Wednesday, November 05, 2014

Shhh! Three Things Silent Movies Can Teach us About Storytelling

By Janice Hardy, @Janice_Hardy

Dipping into the archives today. Enjoy a golden oldie!

The hubby and I are big silent movies fans. It's interesting to watch movies that are 90 to 100 years old, and even more interesting to see how storytelling hasn't changed much. What worked back in 1920 still works today.

Filmed in 1926, the Buster Keaton film, The General, is an excellent example of tight plotting and storyboarding. Nothing is wasted in this film. If you see a detail on screen, you can be sure it'll come into play at some point. And the best part? They surprise you. I can't tell you how often the hubby and I laughed over something we said we should have seen coming.

It's the story of Johnny Gray, a train engineer living in the South during the Civil War. He tries to enlist in the army but gets turned down, because he's more vital to the war effort as an engineer than a soldier. But he doesn't know that so he's seen by the girl of his dreams (and her family) as a loser. But when a Union plot to steal his beloved train (the General of the title) also kidnaps his girl, he strikes out to get back his train and save the day.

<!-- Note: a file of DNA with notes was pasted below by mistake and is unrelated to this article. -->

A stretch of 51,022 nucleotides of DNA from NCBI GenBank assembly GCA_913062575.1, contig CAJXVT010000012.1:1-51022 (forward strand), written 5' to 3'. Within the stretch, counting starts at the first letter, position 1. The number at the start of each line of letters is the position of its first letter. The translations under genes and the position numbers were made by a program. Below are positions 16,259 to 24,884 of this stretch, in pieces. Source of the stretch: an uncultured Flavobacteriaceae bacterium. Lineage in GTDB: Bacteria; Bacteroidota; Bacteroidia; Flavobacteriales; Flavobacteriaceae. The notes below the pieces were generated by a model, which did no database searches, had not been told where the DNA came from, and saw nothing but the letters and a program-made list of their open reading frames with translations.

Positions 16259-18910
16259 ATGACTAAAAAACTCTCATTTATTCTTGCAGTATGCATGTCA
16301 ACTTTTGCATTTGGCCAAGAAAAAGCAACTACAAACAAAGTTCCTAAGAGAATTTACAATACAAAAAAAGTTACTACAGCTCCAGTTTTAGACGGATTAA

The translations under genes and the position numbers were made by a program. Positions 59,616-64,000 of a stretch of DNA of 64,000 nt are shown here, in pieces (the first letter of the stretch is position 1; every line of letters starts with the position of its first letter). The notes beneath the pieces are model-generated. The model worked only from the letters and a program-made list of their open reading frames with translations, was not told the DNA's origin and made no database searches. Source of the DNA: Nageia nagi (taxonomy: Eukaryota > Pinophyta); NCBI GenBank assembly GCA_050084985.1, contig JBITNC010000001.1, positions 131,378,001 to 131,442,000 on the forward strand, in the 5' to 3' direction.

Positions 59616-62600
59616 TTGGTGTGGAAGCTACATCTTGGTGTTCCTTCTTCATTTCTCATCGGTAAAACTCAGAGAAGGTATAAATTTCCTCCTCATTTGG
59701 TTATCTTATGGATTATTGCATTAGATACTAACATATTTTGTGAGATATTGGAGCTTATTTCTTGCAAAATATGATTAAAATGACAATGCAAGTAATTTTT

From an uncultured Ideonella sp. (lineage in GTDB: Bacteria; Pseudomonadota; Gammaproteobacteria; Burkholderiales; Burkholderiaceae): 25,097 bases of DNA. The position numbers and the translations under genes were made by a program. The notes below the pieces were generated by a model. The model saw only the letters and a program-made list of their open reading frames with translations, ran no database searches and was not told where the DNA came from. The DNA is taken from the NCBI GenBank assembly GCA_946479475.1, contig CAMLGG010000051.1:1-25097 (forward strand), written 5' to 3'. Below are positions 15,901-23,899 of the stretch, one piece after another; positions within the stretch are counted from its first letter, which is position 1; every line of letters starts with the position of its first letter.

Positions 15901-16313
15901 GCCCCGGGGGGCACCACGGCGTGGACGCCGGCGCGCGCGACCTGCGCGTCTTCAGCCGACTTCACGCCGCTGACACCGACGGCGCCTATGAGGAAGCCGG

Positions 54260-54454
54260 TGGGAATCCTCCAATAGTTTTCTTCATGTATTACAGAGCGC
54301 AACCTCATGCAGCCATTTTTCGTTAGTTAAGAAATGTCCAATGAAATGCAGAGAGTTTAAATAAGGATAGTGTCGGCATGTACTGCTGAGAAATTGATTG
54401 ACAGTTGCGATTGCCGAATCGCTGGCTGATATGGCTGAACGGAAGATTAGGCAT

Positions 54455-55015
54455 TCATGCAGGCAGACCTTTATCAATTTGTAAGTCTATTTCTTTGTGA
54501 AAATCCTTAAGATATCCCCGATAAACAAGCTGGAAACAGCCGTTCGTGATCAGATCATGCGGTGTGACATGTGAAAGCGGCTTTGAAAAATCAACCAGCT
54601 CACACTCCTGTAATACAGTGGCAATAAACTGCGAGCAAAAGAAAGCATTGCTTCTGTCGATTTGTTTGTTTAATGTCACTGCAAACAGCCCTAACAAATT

Let's look at a few lessons silent movies can teach writers:

1. Clarity of Goal in Every Scene 

When you have no dialog and the only way to communicate with your audience is through visual action and a few placards with text, you have to be clear. But don't think clear means simple. Silent movie plots can be just as well-rounded as today's movies. The difference is that they always know what they're trying to get across to the audience in every scene.

Keaton's Johnny Gray had a clear goal in every scene of the movie. You knew exactly what he wanted and why. Every action and look was crafted so the audience could see the emotions and the goals of this character (show don't tell at its core). Because you know what he wants and why it matters, you're drawn into the story and care about this guy.

(More on plotting with goals here)

2. Sympathetic Stakes 

The main plot of the movie is to get his train back, and the kidnapped girl is a subplot. But right at the start we see why both train and girl matter to Johnny Gray, and he takes great risks to bring them both home. He knows he's someone the army turned down, so he's feeling less than heroic. But these things matter to him and he'll stop at nothing to win.